Now that I'm trying my hand at serious art dealing, it made sense this past Friday to kick-start my weekend with a little lofty culture and get edified on the subject. Luckily the Philadelphia Art Museum runs a little program called Art After 5 on Fridays which brilliantly dovetails the taking in of culture with weekend-going activities like drinking until you can't feel your face.
This past Friday, it was Jeff Antoniuk (who does '80s-vintage Daryl Hall justice with his own, out-of-this-world mullet) and the Jazz Update turning everyone on with their mellow musical stylings while the 1st floor galleries were open for browsing.
At first the high-minded intent of the evening was carried-out faithfully. Ben and I took in the scene, listened to jazz, noshed on light Mediterranean tapas and drank European beer called 'Amstel Light.' We browsed one wing of galleries housing famous paintings by the important likes of Picasso, Monet, Manet and Van Gogh. It was dignified.
Moving on to the modern galleries, we encountered some of our familiar American geniuses: Andy Warhol, Jasper Johns and Jackson Pollack. I had never seen a Jackson Pollack painting in person and I have to say it's much more powerful up close when you can see the texture of his madness. Printed reproductions or full-color productions in text books just aren't the same. As for Jasper, if that American Flag painting we saw is the Jasper Johns American Flag painting, boy is it tiny. Sort of like the Mona Lisa or Mount Rushmore in its ability to disappoint with its actual, corporeal tininess.
The really modern (or is that post-modern?) stuff ranged from eye-opening (gunpowder on Japanese paper by Cai Guo-Ciang) to ear-popping (Bruce Nauman's sonic-installation Days and Giorni) and broadened my horizons considerably. I hadn't considered the artistic possibilities of flammables before, but that's a good one by the Chinese fellow, though he should be careful negotiating the fine line where his explosive art crosses over into terrorism.
It was in the sculpture exhibit where the wheels came off. Amid the earnest works of Rodin and Matisse was the flamboyant Princess X by Romanian-born, French sculptor Constantin Brancusi, sitting there, daring us to take it seriously as a sculpture. Despite our best efforts to stay in character (studious aficionados of art), the 3 foot bronze dildo broke down our facades and brought on a fit of Beavis and Butthead style chuckles, which in turn incurred scornful looks from the procrustean high-brows in the area who couldn't believe we'd indulge the baser interpretation of this art.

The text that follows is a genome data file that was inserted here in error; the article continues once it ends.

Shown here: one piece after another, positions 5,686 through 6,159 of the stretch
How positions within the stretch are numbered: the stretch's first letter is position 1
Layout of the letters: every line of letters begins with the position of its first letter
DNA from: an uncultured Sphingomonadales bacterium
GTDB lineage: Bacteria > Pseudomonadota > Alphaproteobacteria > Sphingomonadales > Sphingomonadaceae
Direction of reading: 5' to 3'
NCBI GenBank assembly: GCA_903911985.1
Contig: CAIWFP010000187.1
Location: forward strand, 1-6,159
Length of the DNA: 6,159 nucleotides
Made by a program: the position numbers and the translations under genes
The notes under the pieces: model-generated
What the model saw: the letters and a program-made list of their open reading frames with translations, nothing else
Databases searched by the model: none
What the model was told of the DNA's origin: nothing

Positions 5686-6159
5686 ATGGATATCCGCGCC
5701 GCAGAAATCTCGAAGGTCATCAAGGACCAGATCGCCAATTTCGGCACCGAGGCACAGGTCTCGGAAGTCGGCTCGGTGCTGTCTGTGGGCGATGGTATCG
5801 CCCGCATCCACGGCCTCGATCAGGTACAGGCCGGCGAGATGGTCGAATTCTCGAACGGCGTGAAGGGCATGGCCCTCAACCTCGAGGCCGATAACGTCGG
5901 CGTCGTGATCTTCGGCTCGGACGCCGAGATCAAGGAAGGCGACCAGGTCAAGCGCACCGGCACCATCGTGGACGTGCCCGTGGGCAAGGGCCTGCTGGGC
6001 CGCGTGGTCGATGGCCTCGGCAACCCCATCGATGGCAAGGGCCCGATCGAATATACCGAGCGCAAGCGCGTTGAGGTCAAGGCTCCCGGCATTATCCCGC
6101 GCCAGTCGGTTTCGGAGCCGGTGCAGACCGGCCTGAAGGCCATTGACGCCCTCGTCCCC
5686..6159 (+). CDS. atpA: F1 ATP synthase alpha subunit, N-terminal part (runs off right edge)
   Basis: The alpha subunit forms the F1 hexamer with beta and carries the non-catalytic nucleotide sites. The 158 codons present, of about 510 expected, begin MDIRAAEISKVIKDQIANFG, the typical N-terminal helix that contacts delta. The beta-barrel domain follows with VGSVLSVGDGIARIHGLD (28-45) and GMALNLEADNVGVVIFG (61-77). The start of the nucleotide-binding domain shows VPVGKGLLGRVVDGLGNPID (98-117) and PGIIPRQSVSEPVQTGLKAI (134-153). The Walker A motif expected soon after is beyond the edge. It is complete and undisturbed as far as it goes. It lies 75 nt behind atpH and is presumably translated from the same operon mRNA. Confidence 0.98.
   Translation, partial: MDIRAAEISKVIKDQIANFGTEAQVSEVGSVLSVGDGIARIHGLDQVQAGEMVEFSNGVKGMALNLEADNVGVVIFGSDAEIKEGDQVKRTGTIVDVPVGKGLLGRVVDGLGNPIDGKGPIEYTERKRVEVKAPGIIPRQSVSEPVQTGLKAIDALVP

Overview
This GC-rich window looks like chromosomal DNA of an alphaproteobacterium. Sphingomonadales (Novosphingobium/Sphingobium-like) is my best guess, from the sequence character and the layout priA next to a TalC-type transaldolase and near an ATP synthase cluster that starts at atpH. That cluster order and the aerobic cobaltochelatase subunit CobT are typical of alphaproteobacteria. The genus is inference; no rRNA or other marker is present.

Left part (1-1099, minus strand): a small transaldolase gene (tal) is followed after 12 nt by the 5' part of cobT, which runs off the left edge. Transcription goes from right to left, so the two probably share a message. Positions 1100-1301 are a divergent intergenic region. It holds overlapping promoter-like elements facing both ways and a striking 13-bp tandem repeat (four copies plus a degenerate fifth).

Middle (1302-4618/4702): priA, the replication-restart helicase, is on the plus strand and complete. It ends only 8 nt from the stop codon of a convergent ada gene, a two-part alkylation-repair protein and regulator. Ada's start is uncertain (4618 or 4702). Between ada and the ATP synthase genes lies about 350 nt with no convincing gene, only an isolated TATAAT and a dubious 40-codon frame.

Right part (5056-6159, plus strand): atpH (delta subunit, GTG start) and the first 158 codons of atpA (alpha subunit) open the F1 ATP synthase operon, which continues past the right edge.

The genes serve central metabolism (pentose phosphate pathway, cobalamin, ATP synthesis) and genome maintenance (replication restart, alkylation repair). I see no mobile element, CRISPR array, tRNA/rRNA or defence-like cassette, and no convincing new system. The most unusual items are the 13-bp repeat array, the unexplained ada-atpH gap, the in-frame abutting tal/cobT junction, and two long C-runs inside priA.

But as it turns out, this interpretation was randy-old Brancusi's intention all along. This from the Wikipedia page:
In 1920 he developed a notorious reputation with the entry of "Princess X" in the Salon. The phallic shape of the piece scandalized the Salon, and despite Brâncuşi's explanation that it was an anonymous portrait, removed it from the exhibition. "Princess X" was revealed to be Princess Marie Bonaparte, direct descendant of Napoleon Bonaparte. Brâncuşi represented or caricatured her life as a large gleaming bronze phallus. This phallus symbolizes the model's obsession with the penis and her lifelong quest to achieve vaginal orgasm, with the help of Sigmund Freud. Freud, the father of psychoanalysis, condemned orgasm by clitoral stimulation and praised vaginal orgasm with a penis as the superior and only legitimate type. His condemnation echoed the social mores of his era which condemned masturbation as both morally harmful and as a cause of mental disorders. Her search for the elusive vaginal orgasm led her to have two unsuccessful surgeries and numerous affairs throughout her life with wealthy and famous men.
So there you have it. If it looks like a duck...